Moonshine

Nightlands

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Moonshine Review

by Marcy Donelson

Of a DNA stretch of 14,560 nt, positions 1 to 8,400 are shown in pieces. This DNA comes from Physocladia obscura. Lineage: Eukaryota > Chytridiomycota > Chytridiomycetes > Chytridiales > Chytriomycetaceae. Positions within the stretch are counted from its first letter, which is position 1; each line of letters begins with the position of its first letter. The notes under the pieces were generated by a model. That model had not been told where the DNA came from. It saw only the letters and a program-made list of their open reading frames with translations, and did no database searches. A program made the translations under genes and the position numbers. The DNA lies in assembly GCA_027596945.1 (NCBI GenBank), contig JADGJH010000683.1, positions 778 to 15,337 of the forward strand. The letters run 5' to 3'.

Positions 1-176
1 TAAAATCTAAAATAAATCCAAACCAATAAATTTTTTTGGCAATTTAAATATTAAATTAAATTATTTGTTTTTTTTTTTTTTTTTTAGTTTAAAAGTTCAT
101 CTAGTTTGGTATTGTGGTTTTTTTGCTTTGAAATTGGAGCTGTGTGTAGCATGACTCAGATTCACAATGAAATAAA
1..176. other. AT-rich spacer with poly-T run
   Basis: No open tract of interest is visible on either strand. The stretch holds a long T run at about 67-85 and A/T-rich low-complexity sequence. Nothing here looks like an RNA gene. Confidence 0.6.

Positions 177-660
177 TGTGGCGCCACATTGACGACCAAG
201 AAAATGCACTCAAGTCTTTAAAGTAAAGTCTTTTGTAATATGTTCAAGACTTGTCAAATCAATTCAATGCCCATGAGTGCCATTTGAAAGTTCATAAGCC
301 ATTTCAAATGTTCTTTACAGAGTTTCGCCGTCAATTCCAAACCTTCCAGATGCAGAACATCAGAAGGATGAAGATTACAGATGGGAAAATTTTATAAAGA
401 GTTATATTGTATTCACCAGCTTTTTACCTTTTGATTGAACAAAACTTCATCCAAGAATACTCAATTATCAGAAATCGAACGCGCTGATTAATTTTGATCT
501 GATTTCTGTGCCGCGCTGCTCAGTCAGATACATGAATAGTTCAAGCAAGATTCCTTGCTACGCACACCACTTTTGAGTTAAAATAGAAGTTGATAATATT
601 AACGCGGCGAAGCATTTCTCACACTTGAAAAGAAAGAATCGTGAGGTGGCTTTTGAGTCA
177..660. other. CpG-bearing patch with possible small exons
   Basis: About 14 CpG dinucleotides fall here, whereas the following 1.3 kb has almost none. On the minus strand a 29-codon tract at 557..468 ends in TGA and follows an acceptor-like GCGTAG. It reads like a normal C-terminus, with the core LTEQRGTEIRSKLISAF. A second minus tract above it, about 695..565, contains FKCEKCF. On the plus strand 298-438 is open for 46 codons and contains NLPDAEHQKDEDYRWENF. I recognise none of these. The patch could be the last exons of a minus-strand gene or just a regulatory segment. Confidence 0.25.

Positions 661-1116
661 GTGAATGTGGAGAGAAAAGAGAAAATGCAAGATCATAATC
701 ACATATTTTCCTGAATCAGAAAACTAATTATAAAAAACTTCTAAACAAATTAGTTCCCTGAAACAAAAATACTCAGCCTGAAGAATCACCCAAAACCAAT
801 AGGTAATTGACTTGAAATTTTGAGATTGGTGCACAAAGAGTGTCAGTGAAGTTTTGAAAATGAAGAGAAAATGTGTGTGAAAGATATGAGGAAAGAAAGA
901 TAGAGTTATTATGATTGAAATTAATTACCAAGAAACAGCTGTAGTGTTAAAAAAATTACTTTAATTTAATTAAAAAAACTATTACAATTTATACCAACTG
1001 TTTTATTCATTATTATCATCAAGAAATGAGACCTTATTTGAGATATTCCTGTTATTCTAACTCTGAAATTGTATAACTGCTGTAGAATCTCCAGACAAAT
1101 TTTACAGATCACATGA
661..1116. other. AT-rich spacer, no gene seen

When War on Drugs bassist Dave Hartley had the chance to return to his solo project, Nightlands, now in its second decade running, it was on the heels of some major life events. Since 2017's romantic I Can Feel the Night Around Me, he had become a father (twice), the COVID-19 pandemic had taken hold, and he and his family had relocated from his longtime base of Philadelphia to Asheville, North Carolina. With the latter two events in mind, fourth album Moonshine was a largely solitary project, if one involving a number of remote collaborators, including producer Adam McDaniel (Angel Olsen, Hurray for the Riff Raff). Some of the other contributors included Frank LoCrasto (Cass McCombs, Fruit Bats) and no less than four of his War on Drugs bandmates. A lush, sophisticated, and otherworldly project from its earliest days, Nightlands ultimately takes on its most panoramic rendering yet on a track list interspersed with brief, wordless ("Blue Wave," "Song for Brad") or lyrically concise atmospheric pieces, such as the cricket-assisted "Greenway." Its soaring, Beach Boys-like vocal progressions and droplet synths are accompanied by a few stanzas about how the world changes late at night, both externally and internally. The main framework of the album, however, is established with simultaneously cosmic and grooving songs like "Down Here," which appears after an opening track ("Looking Up") that introduces Hartley's familiar spectrum of heavily and lightly processed robotic vocal effects. Like the later "Greenway," "Down Here" also incorporates outdoor noise -- in this case, birds, crunching footsteps, a barking dog -- before settling into a relaxed yet animated groove consisting of live percussion, echoing Wurlitzer and piano timbres, and loping melodic bass. Those components are eventually joined by brass, dense vocal harmonies, and an astral saxophone solo by Western Vinyl labelmate Joseph Shabason. Moonshine never quite establishes contact with the ground from there, though it does stay tethered to earthly subject matter, including modern society and hypocrisy on a title track that plays with lyrics from "America the Beautiful." Although unusually spacious, that song remains in line with the rest of the heavily stylized album's nonetheless affecting, yearning balance of warmth and worry.

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